Tuesday, October 18, 2016

Home Learning: Rocks #12 part B

Want to see what happened to the clay beads when they dried up?

They were painted. 

If you noticed, Little Guy changed his design before getting it to dry. He wanted to make a planet with holes.  Big Sister wanted a pendant with a little bit of nature.

Friday, October 14, 2016

Home Learning: Rocks #12

Since we were comparing sand and clay before, we had to also create something made out of clay. see sand sculptures.
 First, the kids learned how to roll clay into a small ball.  

We placed a straw inside the ball. We used a pencil for decorating.  We left our balls out to dry for a few days. 

Meanwhile, and just for plain fun, the kids play with this play-doh gravel set.  I found it on a clearance isle for just a few $5.  It fits perfectly to see how gravel is made in a little hand scale. 

Thursday, October 13, 2016

Home Learning: Rocks #11

We continued to explore sand by comparing it to clay.

What happens to sand and clay when you add water? Clay absorbs and retains water better. Sand gets wet, it can be shape, and then dries up, and goes back to being rock particles.  We immediately though about sandcastles.   

We wanted to use sand to create something.  In this experiment we shaped sand sculptures.  Sand needed a bit of help.  We used a matrix made out of cornstarch and water.  

Here is what they made:
Little Guy: a dragon
Big Sister: a horse (off course!)

Home Learning: Rocks #10

For this experiment we wanted to explore sandpaper. We learned about its uses, and how it is made.

I gave each kid three sandpaper squares in different grades: fine, medium, and coarse. They felt them, and looked at them with the microscope. They pointed out the little rocks in them.  We also talked about the different sizes of rocks.

They placed paper over the sandpaper square, and using crayons rubbed it to record the sandpaper texture. They challenged each other to identify each sandpaper grade by feeling them with their eyes closed.

We turned the sandpaper sheets over, and looked at the grade number for each one.  We discovered that fine sandpaper has a higher number than coarse sandpaper.  We deduced that it meant the amount of rocks included in a specific piece of sandpaper.  If the rocks were larger in size, it had less of them. This made the sandpaper rougher resulting in coarse paper.  The smaller the size of the rock, the larger the amount of rocks making it very fine.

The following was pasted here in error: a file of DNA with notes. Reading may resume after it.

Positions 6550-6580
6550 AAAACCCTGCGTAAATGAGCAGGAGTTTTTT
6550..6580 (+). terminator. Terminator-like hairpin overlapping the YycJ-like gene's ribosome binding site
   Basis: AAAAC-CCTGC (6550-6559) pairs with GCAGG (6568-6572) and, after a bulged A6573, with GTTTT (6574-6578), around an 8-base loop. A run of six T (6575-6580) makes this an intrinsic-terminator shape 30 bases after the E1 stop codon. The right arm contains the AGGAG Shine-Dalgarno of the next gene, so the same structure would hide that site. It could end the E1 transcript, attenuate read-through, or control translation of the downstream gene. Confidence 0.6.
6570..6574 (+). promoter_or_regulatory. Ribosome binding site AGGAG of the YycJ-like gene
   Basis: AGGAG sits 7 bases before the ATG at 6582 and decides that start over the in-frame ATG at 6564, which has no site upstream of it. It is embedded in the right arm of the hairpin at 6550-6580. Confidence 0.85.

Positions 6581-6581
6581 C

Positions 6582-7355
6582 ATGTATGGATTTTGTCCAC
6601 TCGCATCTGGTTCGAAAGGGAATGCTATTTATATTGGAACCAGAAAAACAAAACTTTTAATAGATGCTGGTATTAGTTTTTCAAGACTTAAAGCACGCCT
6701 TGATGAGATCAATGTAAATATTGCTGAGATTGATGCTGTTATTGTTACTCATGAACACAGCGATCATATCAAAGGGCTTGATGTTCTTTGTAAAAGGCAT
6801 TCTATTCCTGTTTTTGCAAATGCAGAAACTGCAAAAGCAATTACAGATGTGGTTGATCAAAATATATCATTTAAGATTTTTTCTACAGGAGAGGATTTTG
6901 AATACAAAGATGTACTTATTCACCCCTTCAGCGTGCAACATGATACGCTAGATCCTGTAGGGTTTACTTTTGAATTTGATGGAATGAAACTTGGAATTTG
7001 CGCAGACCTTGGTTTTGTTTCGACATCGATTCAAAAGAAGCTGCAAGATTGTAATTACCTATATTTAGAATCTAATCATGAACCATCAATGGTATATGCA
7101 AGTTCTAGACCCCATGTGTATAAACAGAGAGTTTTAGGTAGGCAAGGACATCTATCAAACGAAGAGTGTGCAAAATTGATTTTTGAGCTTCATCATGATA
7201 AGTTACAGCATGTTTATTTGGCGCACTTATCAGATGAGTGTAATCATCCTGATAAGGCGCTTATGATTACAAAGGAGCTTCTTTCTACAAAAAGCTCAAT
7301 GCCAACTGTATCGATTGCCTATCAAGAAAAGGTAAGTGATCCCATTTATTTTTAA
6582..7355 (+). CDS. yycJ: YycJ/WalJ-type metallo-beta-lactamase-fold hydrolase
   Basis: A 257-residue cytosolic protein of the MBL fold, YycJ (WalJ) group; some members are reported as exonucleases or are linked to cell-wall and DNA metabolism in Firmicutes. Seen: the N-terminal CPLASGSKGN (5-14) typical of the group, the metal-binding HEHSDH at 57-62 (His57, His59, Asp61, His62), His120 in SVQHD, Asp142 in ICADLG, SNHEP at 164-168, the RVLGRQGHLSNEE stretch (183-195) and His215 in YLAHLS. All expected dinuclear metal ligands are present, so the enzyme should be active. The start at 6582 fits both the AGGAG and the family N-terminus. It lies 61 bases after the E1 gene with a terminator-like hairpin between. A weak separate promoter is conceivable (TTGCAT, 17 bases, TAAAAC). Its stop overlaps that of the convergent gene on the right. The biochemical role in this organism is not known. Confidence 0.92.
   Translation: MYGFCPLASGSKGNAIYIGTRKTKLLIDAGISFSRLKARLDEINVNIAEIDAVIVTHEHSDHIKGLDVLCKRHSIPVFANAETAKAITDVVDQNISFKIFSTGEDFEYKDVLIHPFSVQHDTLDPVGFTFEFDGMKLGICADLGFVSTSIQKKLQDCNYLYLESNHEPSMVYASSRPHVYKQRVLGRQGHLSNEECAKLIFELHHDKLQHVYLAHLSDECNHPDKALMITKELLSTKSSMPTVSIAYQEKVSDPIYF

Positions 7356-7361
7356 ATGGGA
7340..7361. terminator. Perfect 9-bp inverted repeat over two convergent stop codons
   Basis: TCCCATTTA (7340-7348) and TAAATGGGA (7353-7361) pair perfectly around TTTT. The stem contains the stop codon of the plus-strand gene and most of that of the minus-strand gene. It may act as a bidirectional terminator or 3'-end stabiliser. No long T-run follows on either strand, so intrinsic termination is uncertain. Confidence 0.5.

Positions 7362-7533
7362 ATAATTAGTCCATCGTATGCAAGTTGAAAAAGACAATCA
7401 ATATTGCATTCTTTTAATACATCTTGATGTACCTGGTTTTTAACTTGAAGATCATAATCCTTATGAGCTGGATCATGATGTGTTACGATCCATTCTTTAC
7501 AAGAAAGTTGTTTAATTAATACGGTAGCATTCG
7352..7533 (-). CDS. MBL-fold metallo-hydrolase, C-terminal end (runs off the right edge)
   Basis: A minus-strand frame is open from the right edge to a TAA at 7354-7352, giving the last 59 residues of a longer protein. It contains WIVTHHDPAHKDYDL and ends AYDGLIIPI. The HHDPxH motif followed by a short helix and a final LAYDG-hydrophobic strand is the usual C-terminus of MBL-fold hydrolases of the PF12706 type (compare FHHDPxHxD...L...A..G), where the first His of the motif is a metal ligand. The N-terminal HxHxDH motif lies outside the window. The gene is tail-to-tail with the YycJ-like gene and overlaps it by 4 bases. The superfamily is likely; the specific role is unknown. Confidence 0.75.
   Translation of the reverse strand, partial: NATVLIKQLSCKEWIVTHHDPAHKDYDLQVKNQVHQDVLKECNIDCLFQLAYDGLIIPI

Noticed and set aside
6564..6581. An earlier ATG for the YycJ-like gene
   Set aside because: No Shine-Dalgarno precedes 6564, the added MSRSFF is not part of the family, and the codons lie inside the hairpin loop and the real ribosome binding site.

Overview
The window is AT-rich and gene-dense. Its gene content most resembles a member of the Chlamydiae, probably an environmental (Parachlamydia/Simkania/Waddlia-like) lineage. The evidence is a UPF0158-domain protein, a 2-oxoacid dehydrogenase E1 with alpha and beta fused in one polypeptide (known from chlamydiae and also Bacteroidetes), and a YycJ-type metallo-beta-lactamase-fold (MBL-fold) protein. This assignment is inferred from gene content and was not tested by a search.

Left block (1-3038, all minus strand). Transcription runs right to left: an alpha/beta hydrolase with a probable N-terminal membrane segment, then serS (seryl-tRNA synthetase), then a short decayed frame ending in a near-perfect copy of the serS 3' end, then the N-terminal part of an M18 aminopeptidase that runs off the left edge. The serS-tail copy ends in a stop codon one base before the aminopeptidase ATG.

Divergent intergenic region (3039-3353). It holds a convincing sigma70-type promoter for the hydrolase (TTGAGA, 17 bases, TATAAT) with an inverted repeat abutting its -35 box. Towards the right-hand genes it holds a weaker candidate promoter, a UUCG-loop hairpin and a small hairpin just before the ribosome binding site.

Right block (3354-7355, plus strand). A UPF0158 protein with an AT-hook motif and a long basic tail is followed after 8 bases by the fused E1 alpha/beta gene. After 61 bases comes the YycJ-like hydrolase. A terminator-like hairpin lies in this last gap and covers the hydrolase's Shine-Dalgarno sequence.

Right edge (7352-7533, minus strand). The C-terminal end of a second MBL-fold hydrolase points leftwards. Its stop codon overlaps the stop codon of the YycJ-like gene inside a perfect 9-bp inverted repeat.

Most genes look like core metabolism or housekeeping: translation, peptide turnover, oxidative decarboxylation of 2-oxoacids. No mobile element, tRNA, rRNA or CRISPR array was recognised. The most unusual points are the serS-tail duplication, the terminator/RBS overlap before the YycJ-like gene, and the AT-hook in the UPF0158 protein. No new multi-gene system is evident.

Then each kid got a piece of wood and compared what each grade of sandpaper could do.  We learned that coarse sandpaper gives more dust, and takes more wood.  Fine sandpaper is very gentle and can be useful when getting details in the wood.

Tuesday, October 11, 2016

Home Learning: Rocks #9

After learning about rocks, from boulders to particles of clay, we decided to take a closer look around our house and search for anything we could find made out of rocks.  
Here is what we found:
Gravel: shower floor.                                                       Granite sink

Sand: globes, timer, and sand letters

Clay: souvenir bus from our trip to MedellĂ­n 

Tiles in the bathroom

A trophy made out of rock!

Bricks in the chimney

Rock steps in the front of our house

stone bricks in our retaining wall

Clay table, chairs, and pot from our fairy garden

Cement in the foundations of the house

rocks in the driveway

rock mixture in our neighbor´s gargoyle.

The kids ran around looking for things made of rocks, clay, and sand.  They even made a list of their findings. We learned about how people use rocks  as natural resources to construct objects and make useful materials. 

Monday, October 10, 2016

Home Learning: Rocks #8

After the kids took left over silt from the vials and looked at them carefully, we had to wonder if there is a rock particle smaller than silt.   

We read a book about rocks, and moved on to the next activity in the FOSS module. We investigated the properties of even smaller rock particles in clay!

After the kids were playing with a ball of clay for a while, they looked at their hands and discovered the very thing layer of dust made by dry clay particles.
We learned that clay is made of pieces of rock even smaller than silt.  The pieces of rock are so small, it is not possible for us to see them with the naked eye, or the hand lenses.  

We investigated further by creating a pea-sized ball of clay and putting it in a vial. 

The kids were extremely excited to use the clay to create figures.  Big Sister made the horse above. 

Here the kids had added some water to the vial containing the pea-size ball of clay. They ran around, once again, vigorously mixing the contents. It turned to a murky gray color. We set aside the mixture to rest overnight.  

The next day, they observed a layer of clay at the bottom of the vial.  They also observed their clay ball become smaller, and the water remained murky gray.  

They recorded their findings and compared them to the results from the sand and water experiment.